At the tertiary level, the Tertiary Education Fund assists by giving research grants to scholars and universities, funding master’s and doctoral training overseas, building lecture halls and equipping libraries, among others. The fund is sourced from a two per cent education tax on the assessable profit of registered companies. The Petroleum Technology Development Fund also bankrolls undergraduate to PhD programmes every year. For the 2018/19 academic session, 122 master’s and 76 doctoral scholarships are on offer.

Because of funding inadequacies, the Academic Staff Union of Universities is bristling to resume its suspended strike to nudge the government into implementing the 2009 agreement on better funding of universities and the welfare of its members. The pact was renegotiated in 2012 and government agreed to release N1.3 trillion to the universities beginning with N100 billion in 2012; and N400 billion annually up to 2015. Its breach led to almost six months strike in 2013.  Added to ASUU’s problem are similar agitations from many non-academic trade unions in universities, colleges of education and polytechnics.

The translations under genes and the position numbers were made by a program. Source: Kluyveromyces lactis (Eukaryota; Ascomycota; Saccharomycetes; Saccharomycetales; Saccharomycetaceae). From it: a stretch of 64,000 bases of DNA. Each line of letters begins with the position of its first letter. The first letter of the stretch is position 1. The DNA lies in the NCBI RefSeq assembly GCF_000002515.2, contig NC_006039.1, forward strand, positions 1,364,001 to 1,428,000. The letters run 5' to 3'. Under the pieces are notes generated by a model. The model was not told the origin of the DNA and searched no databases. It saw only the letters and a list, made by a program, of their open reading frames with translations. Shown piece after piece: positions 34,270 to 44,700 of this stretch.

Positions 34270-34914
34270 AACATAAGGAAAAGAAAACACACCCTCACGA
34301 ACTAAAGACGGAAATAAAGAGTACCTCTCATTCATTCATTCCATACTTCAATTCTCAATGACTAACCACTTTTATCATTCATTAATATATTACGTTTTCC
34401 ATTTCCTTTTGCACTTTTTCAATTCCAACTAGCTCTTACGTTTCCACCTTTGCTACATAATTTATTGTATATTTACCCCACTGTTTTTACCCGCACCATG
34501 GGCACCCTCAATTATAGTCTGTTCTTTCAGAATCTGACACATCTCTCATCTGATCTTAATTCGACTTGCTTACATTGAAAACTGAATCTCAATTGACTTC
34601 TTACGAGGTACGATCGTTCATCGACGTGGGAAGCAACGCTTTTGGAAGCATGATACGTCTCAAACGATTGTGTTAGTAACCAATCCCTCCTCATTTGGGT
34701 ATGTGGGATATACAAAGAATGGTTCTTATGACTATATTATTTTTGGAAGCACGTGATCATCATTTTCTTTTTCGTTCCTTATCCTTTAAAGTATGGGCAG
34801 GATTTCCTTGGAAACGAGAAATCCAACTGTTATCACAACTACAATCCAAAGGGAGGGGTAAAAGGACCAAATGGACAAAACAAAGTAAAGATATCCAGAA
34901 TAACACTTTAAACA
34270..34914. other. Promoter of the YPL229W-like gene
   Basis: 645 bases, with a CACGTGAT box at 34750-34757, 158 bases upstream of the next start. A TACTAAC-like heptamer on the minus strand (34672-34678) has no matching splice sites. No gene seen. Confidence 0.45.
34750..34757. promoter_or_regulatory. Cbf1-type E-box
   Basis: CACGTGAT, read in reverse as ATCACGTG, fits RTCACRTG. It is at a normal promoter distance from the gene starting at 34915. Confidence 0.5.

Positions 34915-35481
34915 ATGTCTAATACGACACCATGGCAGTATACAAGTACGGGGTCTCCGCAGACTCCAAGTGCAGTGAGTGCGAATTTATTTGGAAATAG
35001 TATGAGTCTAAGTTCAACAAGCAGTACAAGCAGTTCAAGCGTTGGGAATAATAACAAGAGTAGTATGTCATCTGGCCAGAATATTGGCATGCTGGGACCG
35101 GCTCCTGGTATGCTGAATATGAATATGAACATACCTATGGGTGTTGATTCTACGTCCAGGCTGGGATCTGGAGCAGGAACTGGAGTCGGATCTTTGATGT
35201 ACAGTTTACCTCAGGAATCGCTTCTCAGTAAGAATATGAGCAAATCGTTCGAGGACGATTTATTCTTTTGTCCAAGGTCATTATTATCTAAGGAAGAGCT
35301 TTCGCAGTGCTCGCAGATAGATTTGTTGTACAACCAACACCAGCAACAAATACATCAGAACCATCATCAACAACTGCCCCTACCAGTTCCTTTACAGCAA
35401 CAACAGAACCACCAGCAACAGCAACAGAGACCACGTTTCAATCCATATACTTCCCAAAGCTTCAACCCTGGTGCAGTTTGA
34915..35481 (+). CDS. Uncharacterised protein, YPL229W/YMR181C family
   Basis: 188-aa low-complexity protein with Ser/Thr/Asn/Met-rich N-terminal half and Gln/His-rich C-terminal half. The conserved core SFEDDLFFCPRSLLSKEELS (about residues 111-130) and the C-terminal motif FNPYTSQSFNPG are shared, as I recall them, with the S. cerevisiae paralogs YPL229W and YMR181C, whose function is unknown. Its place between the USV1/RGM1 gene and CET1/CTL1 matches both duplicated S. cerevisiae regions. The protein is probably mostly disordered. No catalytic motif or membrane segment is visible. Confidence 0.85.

Certainly, limited funding is just one layer of the enigma. Bigger issues lie in the corruption that has bedevilled  governance in Nigeria and the school system; lack of accountability, infidelity to due process, misfits as school administrators and establishment of universities driven purely by political impulse, rather than the criteria of need and national interest.

Many universities now admit students more than their carrying capacity. A university in such a quagmire – with overstretched resources – becomes anything but a citadel of learning. Because of excess admission, most graduates are no longer mobilised for the National Youth Service Corps programme in their year of graduation. Nigeria has 42 federal, 47 state and 75 privately-owned universities. In 2016, the National Universities Commission discovered that 150 courses were illegally being taught in 37 universities. This means, the schools were ill-equipped to teach those disciplines.  Incredibly, no vice-chancellor has been punished for these delinquencies.